The precise circumstances of the death of Alexander Litvinenko, the Russian ex-spy-turned-dissident who died of radiation poisoning Nov. 23, are likely to remain a mystery for some time. But the tragedy and the reaction to it actually reveal a great deal about Vladimir Putin's Russia—and the West.
Litvinenko fell ill after a meeting with a source in his investigation of the recent fatal shooting of Russian journalist Anna Politkovskaya, another strong critic of the Putin regime. He issued a deathbed statement naming Putin as his murderer. This does not, of course, constitute proof of Putin's involvement. But the fact that Litvinenko was poisoned with polonium, a highly radioactive substance that is virtually impossible to manufacture or obtain outside a sophisticated nuclear laboratory, points to a high-level plot.
Kremlin spokesmen have derided charges of their involvement as "nonsense," and Putin has personally denied any role in Litvinenko's death. Then again, one wouldn't expect him to issue a statement along the lines of "If I did it, here's how I would have had Litvinenko murdered."
After Politkovskaya's death, Putin commented that "this murder does much more harm to Russia and Chechnya than any of her publications." Besides branding Politkovskaya's work exposing human rights abuses as harmful to her country, this cynical comment was remarkable for another reason. Putin didn't say the Russian government doesn't kill its critics, only that it had no reason to kill Politovskaya. Now, Soviet foreign intelligence spokesman Sergei Ivanov has given a similar response to Litvinenko's death, saying, "Litvinenko is not the kind of person for whose sake we would spoil bilateral relations," and "it is absolutely not in our interests to be engaged in such activity."
Yet the murder could be a very effective way to send a message to other critics of Putin and the Russian security apparatus, particularly those who seek to expose the details of the regime's misdeeds: Lie low, or else. On the other hand, those responsible for the murder may well have decided that the risk to Russia's relations with the Western powers was very low. After all, it's unlikely that the Kremlin connection (if it exists) can ever be established definitively. And, particularly given the West's current dependence on Russia for energy , it's also unlikely that any Western governments would risk a new Cold War over this murder, at least in the absence of definitive evidence.
The most likely scenario is that Russia will remain a suspect in Litvinenko's death without ever being proved guilty. And that may also be the best-case scenario for the Putin regime , with the suspicion strong enough to intimidate opponents but not strong enough to hurt Russia's interests abroad.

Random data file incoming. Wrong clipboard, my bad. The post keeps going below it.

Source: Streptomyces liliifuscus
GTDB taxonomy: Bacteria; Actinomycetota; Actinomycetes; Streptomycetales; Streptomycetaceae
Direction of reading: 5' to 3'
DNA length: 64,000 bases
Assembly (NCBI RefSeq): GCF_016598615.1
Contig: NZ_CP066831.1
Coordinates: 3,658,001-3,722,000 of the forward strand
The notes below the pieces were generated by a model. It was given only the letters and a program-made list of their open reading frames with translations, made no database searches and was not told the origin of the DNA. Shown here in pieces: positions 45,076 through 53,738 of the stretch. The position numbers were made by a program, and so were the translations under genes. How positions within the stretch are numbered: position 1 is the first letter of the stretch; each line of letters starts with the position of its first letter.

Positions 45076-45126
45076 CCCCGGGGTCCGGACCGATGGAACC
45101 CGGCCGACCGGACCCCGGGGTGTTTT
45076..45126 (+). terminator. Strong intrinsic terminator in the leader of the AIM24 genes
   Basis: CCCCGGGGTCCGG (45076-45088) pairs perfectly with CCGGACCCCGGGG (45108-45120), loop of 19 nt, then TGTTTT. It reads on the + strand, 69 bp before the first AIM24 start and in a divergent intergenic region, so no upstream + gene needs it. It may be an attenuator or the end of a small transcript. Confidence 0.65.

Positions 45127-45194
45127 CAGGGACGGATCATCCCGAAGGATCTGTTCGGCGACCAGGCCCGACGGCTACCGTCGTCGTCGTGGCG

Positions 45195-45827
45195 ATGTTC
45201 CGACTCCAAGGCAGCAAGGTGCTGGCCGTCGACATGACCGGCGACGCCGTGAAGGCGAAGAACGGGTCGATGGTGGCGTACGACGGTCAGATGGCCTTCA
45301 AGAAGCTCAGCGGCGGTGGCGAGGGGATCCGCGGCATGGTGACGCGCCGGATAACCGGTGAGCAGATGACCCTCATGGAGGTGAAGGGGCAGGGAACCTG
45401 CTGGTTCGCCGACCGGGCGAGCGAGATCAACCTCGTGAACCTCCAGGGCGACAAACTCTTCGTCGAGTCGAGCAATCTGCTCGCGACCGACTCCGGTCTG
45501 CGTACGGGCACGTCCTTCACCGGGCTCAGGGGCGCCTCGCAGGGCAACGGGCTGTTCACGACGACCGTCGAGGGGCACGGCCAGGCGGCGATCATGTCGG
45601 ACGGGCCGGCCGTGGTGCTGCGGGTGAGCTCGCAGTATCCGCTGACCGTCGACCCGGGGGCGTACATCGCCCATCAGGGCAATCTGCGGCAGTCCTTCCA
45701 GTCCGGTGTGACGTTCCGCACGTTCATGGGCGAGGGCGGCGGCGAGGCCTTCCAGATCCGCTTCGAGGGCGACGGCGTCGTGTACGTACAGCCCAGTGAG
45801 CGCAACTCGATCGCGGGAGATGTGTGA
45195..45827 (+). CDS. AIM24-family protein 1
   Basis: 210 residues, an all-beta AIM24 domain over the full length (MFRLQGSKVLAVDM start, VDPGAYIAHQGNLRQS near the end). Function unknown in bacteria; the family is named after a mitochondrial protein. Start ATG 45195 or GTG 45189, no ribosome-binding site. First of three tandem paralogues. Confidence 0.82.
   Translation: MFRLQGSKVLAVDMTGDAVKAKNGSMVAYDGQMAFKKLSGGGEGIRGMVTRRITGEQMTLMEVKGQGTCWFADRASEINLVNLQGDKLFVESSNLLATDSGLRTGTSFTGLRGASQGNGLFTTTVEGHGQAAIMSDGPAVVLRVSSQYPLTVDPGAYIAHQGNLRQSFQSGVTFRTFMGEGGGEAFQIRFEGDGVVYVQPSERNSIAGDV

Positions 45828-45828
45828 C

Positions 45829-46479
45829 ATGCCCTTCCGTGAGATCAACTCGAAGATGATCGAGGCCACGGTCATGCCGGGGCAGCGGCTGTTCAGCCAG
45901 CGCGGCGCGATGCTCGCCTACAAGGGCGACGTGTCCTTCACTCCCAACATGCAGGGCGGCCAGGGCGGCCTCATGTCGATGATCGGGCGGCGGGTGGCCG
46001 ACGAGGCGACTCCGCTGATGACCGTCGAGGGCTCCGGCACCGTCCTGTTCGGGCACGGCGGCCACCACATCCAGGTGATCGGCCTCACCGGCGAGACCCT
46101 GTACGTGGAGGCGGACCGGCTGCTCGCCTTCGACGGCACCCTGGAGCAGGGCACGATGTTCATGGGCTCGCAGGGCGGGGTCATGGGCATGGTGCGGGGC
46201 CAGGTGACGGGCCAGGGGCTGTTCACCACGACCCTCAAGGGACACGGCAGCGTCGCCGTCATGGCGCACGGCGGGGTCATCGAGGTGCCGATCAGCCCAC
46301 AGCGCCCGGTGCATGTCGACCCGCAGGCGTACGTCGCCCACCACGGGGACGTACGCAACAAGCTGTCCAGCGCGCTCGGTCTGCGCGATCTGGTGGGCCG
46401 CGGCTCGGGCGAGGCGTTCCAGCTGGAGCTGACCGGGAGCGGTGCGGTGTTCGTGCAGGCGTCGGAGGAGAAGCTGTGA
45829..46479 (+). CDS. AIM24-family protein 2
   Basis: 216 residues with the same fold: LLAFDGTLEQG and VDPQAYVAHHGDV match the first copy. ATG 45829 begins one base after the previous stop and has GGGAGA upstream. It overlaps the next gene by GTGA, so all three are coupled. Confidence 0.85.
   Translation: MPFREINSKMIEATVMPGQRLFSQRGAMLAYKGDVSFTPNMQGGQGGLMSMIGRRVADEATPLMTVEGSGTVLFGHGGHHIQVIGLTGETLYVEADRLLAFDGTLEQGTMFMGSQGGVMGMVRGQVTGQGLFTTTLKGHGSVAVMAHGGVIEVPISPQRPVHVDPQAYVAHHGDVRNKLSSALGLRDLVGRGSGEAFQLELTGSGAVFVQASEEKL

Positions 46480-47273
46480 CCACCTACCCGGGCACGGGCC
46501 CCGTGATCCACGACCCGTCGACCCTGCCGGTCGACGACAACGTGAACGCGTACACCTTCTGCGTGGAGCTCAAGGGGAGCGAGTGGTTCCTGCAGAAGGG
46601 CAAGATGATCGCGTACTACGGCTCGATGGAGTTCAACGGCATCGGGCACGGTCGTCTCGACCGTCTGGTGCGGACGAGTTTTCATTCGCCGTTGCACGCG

Does that mean Putin did it? Not necessarily. But he certainly had the motive, and it's not clear how many people with no connection to the Kremlin had the opportunity.
It is also possible that Litvinenko's death was a hit by his former employer, the FSB (Russia's Federal Security Service, the revamped KGB), acting without Putin's direct knowledge. But that hardly exonerates the people at the top.
Not everyone blames the Russian government. On his Russian-politics blog, Sean Guillory complains of the Western media's excessive willingness to believe allegations of nefarious deeds by the Russian government, noting that such assumptions treat Russia as "some sort of abnormal society" while holding up the West as a standard of modern democracy. But while every Western government has serious faults, they do not include poisoning critics.
In 1990 on a trip to what was then the Soviet Union, I interviewed Russian economist and activist Tatiana Koryagina, who warned me that contact with her might place me in danger from the KGB because of her work exposing government abuses. I wasn't sure at the time whether to dismiss the warning as paranoia. Those were the final months of the old Soviet regime. Now, after a decade of movement toward modern democracy, Russia is once again a country where the line between paranoia and reality is often blurred, a country where the independent media and political parties are being slowly strangled. In such a situation, the suspicion that the Russian regime may be reverting to its old ways—not only muzzling but murdering its critics—is not that far-fetched.
Cathy Young is a contributing editor at Reason magazine. Her column appears regularly in the Globe.